We should pay special attention to bridges and overpasses when driving in temperatures around the freezing point. Over the years we have heard that bridges may be icy while the road is not. We have also seen signs posted before bridges and overpasses which state this for safety reasons. This condition however is an important one that should be given some consideration. So how could the bridge be icy when the road is not? Here’s why.
The first winter storm of the season often catches many of us by surprise. Soon most of us will have had our first big burst of winter weather. The snow-covered roads and plow trucks are an obvious indicator that we should be vigilant while driving. But what about when ice is present without these visual cues? Black ice is the winter threat many of us fail to observe until it’s too late.
Not so long ago, we saw on the roads these trucks that kept the landscapes and green spaces alive. These vehicles equipped with several equipment and accessories that cut the trees or maintained the road, change now from another equipment’s. The snow plows take place to clear away these new roads, which will become snow-covered and ice-free.
When winter strikes, the conscious driver prepares for increasing traction in case of icy and slippery roads. Some bring a sandbag and a shovel while others gear up with a set of snow chains. Still, others have automatic snow chains mounted on their vehicle, so there is no need at all for special preparation. All these drivers rely on mechanical principles for increasing traction. But, are there no other options? Let’s dive into the world of chemical de-icing of roads.
The automatic snow chains are genius when you encounter adverse road conditions in the colder seasons. With just a flip of a switch you have instant traction added so that you can get up in speed or if you need to stop, you get improved breaking power.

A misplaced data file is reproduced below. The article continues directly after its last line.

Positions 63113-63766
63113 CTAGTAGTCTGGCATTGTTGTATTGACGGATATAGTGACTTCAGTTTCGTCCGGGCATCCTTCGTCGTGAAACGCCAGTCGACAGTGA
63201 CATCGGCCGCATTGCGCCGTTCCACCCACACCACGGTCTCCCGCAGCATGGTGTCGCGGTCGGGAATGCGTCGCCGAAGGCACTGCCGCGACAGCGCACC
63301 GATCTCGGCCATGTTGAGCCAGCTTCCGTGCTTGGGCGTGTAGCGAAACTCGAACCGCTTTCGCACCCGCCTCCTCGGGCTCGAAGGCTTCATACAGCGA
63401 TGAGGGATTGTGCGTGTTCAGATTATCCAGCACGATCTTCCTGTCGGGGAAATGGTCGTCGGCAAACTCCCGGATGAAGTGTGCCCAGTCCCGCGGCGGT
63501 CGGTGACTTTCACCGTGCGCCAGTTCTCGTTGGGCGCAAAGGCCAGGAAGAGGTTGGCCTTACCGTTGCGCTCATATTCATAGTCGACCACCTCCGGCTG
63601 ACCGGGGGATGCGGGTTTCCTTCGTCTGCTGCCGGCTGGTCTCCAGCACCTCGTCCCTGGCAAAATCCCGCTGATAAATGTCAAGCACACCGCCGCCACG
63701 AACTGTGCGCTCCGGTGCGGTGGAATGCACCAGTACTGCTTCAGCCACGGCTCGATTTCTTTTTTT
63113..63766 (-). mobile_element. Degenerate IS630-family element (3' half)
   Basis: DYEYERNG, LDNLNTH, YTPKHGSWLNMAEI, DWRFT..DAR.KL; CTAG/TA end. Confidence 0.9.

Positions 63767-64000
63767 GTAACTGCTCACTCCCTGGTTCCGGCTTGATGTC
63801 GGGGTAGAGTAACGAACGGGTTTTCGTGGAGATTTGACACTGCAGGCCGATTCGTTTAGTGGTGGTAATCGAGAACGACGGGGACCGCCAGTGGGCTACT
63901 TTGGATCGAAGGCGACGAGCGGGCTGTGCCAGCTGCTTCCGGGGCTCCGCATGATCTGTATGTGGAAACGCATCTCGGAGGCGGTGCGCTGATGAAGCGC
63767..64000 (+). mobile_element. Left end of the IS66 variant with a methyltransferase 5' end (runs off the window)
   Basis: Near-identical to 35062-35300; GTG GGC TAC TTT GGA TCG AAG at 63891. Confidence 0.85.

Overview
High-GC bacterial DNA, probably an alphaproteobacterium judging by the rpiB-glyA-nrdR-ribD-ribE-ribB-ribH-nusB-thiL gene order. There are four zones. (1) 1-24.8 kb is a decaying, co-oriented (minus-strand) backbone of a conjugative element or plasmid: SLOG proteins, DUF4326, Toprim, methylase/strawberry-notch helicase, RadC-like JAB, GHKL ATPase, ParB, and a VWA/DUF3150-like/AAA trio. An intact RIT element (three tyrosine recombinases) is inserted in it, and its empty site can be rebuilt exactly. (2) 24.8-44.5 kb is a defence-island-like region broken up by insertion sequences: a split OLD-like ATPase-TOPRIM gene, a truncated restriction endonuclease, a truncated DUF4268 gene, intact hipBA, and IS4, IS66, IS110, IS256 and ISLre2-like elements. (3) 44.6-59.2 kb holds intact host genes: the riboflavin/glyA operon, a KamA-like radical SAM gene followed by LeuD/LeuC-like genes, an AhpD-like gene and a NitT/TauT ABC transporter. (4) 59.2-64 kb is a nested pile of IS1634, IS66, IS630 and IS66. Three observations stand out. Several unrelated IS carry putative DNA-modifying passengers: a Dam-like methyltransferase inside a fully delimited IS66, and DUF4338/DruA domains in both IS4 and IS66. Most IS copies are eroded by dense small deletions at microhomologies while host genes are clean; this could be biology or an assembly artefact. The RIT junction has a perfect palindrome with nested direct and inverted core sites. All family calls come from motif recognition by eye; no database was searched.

But what about the rest of the year, when you are not in the winter season? In the middle of the summer or in the autumn?
In rescue operations the time required to arrive on site from the moment of the first call is a critical measure of effectiveness. First responders work tirelessly to reduce response time which means more lives are saved and injuries can be tended to before they become life threatening.
Friction and traction are key to avoid sliding vehicles and spinning wheels.
Friction is defined as the rubbing of one object or surface against another. The friction between your vehicles’ tires and the road will determine maximum acceleration and minimum stopping distance. The force of friction depends on the force pushing the objects or surfaces together and the coefficient of friction. The coefficient of friction is the relationship between the force required to move the surfaces against each other and the pressure to stay in contact while in motion.
The Driver is in control
We live in the era of automation. Have you ever thought of all the things that used to need a lot of human involvement, but today are seemingly automatic? Buying things for example. We have access to a global supply of products and services that are just a few clicks away, and we get our deliveries with very little human involvement. It’s different systems that communicate and automate that provide this convenience.
In your profession, driving a vehicle is not just a mode of transportation, it’s one of the tools that allows you to save lives. As such, your vehicle must be equipped with the best equipment to get the job done.
Optimisation is key to the transportation industry. From a logistics perspective, trucks should never roll unladen. The bigger truck fill rate, the better. New technologies and driving techniques are developed with the aim of reducing fuel consumption which is good both for the business economy and the environment. Looking at such major factors as fill rate and fuel consumption, is there reason to consider optimisation of such a tiny thing as tyre pressure? Yes, there is!